Understanding the implications of variance and its effects on insights is critical. However, too often visualizations and metrics that are used for reporting purposes—which executives rely on for understanding the health of their business—fail to account for or represent variance.
The most common example of this is reporting a mean, without also reporting standard deviation.
To illustrate the criticality of understanding variance, I created three random data sets that all have a mean of 10 but have different standard deviations:
I then created two additional files from ‘high_variance.csv’—one that sorts values in ascending order, and another that sorts the values in descending order. There are a total of five data files used to generate the visualizations used in this post.
Consider each file represents one month of gross revenue from a lemonade stand. We want to evaluate how our lemonade stand is performing. The most common (and misleading) way to visually support this evaluation is to compare monthly revenue using a bar chart:
It’s not very interesting, largely because we have aggregated away the variance by visualizing the total gross revenue for each month, only reporting the average daily revenue.
There are a number of data patterns that, when aggregated, will produce visualizations like the one above. Too often, this is where the analytic inquiry ends. Revenue is stable, consistent, flat—it is impossible really to interpret the visualization above in any way that implies action or is even suggestive of what to do next.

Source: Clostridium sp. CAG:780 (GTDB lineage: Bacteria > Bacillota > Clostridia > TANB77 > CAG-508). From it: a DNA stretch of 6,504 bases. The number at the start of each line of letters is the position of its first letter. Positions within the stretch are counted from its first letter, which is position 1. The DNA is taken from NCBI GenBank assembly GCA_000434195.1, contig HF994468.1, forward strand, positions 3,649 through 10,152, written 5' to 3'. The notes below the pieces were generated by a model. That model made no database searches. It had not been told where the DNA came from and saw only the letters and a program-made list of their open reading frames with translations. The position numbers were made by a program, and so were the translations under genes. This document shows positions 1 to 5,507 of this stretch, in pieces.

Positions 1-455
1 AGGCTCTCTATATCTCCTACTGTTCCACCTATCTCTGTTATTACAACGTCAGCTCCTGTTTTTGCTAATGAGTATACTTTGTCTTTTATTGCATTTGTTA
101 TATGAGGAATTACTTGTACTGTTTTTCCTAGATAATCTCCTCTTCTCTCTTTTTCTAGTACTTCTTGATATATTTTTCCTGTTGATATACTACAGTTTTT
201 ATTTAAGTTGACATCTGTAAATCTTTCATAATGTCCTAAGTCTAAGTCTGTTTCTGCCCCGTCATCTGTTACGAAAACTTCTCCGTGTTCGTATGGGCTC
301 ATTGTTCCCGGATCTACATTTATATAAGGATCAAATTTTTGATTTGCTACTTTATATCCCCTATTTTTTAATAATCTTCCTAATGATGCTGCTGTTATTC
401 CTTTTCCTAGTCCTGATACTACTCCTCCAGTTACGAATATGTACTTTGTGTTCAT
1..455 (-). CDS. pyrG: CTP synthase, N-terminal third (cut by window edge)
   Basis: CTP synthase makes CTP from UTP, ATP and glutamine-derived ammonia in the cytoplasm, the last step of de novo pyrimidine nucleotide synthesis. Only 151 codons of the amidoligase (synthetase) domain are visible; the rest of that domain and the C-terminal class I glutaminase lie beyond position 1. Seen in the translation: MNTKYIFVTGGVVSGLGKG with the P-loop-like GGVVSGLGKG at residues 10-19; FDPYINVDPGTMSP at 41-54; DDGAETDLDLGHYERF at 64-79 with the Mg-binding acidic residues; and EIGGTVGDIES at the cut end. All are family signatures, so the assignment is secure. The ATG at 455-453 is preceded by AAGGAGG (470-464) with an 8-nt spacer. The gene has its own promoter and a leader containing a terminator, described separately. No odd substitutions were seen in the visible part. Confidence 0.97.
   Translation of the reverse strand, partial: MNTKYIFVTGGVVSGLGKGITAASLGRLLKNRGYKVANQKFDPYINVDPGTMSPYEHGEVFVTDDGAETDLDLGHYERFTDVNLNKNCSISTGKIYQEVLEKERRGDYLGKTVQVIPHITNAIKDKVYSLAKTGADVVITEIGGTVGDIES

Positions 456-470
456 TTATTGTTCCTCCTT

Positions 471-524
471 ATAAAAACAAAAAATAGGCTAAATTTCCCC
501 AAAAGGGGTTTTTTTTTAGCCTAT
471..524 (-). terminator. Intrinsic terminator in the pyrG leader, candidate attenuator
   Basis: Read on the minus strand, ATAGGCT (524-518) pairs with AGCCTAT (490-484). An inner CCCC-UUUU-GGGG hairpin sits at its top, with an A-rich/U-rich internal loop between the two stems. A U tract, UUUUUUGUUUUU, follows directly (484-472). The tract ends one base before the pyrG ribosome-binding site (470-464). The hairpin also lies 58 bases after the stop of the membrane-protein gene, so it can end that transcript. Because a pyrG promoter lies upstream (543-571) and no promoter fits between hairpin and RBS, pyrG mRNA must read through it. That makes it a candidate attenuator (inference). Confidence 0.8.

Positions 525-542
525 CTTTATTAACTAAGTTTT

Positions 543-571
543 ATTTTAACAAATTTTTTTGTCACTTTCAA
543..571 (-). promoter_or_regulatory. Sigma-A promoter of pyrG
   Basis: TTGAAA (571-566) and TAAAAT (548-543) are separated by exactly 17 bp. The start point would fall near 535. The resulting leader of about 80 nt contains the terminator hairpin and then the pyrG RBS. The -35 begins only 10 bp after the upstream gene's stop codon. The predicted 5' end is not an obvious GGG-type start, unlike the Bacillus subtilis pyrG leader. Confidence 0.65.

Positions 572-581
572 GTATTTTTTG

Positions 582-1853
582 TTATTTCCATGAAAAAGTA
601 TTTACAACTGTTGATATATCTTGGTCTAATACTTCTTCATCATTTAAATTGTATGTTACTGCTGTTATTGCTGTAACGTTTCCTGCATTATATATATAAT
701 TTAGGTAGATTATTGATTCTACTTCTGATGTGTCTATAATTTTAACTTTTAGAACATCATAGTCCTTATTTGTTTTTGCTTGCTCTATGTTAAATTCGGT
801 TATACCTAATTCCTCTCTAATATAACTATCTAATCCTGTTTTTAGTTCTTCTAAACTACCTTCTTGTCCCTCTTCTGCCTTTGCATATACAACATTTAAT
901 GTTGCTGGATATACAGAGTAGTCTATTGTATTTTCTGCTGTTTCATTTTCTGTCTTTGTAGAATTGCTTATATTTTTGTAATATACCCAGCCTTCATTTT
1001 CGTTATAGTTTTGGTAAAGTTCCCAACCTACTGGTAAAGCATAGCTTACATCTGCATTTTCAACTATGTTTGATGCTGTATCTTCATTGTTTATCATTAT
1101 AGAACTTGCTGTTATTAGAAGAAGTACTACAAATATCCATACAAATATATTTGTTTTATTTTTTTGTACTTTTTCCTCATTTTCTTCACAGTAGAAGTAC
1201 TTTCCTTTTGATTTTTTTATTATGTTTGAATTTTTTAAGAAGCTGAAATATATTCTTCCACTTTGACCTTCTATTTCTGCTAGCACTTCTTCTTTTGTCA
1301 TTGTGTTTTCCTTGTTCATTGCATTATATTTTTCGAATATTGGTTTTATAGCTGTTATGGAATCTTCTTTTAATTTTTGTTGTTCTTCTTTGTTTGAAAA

The visualizations below of daily gross revenue all produce the same aggregated metric (monthly gross revenue), but each tells a very different story with different business implications for our lemonade stand. However, if we rely on summary metrics in a bar chart to initiate our analysis, we miss out on potential insights—insights that can be used to draft hypotheses and test them, pivot in a business plan or otherwise act in a data-driven way.
Next week's post will provide some more effective ways of visualizing data that capture variance.
Andrew Malinow, PhD, leads the Data Science team at Zylotech, where he leverages his background as a Cognitive Psychologist, statistical expertise and passion for surfacing actionable insights from large, messy data sets. At home he loves to spend time with his wife and 4 kids, doing anything outdoors, and tending to his ever-growing flock of chickens on his farm in Pomfret, CT.
If you liked this post, check out our other blog post on how to measure and predict customer churn.